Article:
web analytics

Pakistan’s Retail industry at a glance

The retail industry in Pakistan is growing at a very fast pace. Since the last decade, it has increased by leaps and bounds. Many retail gurus have benefited from this emerging market and have succeeded in expanding their shop into shops and then converting the same into brands.

An international financial firm, Deloitte, in co-operation with Planet Retail, has published a combined report bearing the title ‘Hidden Heroes’.

The report enlists Pakistan in the top-ten emerging economies regarding retail industry. The reason behind this progress is the increasing middle class.

A year ago, Standard Chartered Bank conducted a study on the middle class, according to which, Pakistan has a count of 30M households whose annual income is more than $10,000.

According to SBP, the retail growth has jumped from $96B to $133B during the years 2011-2015.

As per Punjab Board of Investment and Trade ( PBIT) report, retail is the third largest sector of Pakistan after agriculture and industry.

This makes up around 17.5% of the country’s total GDP. This sector is also the country’s second largest employer, employing around 16% of the country’s total labor force.

Similarly, according to British retail expert Kim Culley, the retail growth in Pakistan is very high. Many European companies are investing in foreign countries due to saturation of retail market in the homeland-i.e. Other European countries.

Keeping this in mind, we can see the success the French company, Carrefour, and German company, Metro; have had by investing successfully in the Pakistani market.

If we consider the fashion and restaurant industry of Pakistan, we can see that this industry has progressed steadily with time as well.

The Pakistani media has played an important role in this regard. If we talk about the food industry, we know there was a time when homemade food was preferred and restaurant food had taken a back seat in the regard of demand.

Now with the change in time, people’s preferences regarding eateries have also changed.

The trend of fast food is spreading among the masses very quickly. Nowadays, the fast food industry has also become a symbol of fashion and status.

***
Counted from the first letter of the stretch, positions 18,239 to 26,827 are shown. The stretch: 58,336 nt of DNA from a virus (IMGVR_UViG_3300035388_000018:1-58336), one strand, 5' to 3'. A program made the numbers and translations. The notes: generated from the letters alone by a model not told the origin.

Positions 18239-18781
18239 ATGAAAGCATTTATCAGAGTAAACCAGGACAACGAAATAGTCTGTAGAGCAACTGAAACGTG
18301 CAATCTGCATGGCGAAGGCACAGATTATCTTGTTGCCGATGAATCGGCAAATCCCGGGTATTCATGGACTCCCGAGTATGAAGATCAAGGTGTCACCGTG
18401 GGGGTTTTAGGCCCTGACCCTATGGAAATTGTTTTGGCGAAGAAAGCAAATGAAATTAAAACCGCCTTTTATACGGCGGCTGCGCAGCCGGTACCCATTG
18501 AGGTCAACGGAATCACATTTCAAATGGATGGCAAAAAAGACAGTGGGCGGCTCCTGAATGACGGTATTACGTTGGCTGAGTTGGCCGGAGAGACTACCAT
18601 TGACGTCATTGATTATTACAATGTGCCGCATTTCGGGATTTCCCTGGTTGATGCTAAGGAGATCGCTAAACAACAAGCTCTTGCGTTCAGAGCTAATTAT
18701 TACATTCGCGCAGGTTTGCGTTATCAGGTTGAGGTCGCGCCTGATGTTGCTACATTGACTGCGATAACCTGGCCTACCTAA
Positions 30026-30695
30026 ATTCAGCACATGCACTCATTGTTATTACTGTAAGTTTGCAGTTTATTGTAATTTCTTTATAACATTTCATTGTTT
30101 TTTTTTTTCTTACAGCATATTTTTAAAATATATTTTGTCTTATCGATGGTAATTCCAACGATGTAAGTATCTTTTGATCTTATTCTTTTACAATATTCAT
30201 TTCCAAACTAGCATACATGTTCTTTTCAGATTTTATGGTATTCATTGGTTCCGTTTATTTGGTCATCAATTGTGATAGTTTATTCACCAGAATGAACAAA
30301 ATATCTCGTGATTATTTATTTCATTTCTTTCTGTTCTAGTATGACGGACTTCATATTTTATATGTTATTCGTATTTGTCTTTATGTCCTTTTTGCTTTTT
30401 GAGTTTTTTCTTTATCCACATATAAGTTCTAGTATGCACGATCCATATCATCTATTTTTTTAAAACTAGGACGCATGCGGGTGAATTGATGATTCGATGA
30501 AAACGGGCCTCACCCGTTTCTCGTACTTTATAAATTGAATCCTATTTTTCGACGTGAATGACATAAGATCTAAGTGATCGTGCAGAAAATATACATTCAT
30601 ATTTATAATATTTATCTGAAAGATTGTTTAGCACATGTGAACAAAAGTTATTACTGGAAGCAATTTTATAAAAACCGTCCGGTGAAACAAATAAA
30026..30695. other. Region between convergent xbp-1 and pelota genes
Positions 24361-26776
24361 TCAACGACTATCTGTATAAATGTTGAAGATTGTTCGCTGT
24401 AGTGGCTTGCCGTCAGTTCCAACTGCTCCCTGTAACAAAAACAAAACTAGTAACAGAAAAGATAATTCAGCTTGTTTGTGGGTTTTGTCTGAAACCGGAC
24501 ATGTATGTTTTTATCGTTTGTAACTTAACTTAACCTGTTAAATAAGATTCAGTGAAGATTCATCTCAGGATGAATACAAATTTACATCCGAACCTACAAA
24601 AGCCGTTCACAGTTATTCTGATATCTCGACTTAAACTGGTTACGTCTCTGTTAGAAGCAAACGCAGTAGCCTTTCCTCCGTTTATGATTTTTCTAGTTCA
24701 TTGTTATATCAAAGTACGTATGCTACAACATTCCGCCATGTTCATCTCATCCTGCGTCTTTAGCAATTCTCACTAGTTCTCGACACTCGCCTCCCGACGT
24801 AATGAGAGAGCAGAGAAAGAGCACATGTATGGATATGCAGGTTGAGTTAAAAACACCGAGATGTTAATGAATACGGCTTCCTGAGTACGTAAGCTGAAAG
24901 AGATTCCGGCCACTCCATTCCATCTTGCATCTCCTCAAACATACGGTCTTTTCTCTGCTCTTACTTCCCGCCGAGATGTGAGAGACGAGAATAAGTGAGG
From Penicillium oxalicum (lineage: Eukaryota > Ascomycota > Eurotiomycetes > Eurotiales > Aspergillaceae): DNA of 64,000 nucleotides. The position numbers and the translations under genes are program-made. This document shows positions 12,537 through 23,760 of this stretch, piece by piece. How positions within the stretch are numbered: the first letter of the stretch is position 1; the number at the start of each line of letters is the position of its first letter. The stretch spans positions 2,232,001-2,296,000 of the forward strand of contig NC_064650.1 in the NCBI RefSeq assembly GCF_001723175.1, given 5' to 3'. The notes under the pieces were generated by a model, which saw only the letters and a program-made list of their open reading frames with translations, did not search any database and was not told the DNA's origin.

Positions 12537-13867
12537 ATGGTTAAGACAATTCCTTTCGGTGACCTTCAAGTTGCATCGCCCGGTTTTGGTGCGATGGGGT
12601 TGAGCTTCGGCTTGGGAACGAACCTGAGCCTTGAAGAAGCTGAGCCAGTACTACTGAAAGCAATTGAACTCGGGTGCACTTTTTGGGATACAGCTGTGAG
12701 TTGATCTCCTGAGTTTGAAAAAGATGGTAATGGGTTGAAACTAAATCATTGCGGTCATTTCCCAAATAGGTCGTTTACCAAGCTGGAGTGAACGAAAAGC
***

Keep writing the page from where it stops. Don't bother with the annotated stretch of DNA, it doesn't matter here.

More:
However, as far as the growth of fashion and food industries is concerned, it is limited to bigger cities due to socio-economic issues.

Pakistan’s fashion industry is limited to the biggest cities of Central Punjab, North, South Punjab and Sindh.


This is because the ratio of upper middle and middle class population is higher in these cities; thus, these cities prove to be a good source of income, which contributes to the growth of fashion and food industry.

However, in contrast to this, the same industries face a slower growth in the areas of south Punjab, interior Sindh and Baluchistan.

This is primarily due to lack of education, no access to good sources of income and stubbornly prevalent poverty.

People can’t take advantage of fashion industry in these areas even if they are willing to do so.

All these socio-economic factors are the biggest hurdles in the expansion of fashion industry in the underprivileged areas of Pakistan.

If we take into account the socio-economic factors of these under-developed areas and compare the footwear and clothing industries, it is obvious that footwear industries can be easily expanded to the aforementioned areas as compared to clothing brand industries.

Under developing cities have high sale and purchase rate of unstitched clothes, which are available at very low rates with very reasonable stitching prices.

The reason behind this is the fact that women in rural areas provide stitching services at very low rates.

However, this is not the case with footwear, because shoes are not available in raw form, rather, they are only available in the form of finished products for purchase. By keeping this in mind, multiple footwear brands meet the needs of the people of these areas at lower prices.

Despite the fact, it is impossible for the clothing industry to sale even unstitched clothes in these underdeveloped areas.

The shoe industry can cater to customers in underdeveloped areas by setting prices according to the pocket of the people in smaller cities such as Okara, Chichawatni and Charsadah, however that is not possible for the clothing industry.

This is why you can see brands like Bata, Service and Stylo in these areas but fail to notice the presence of Khaadi, Shirt & Tie or other big clothing brands.

Facebook Comments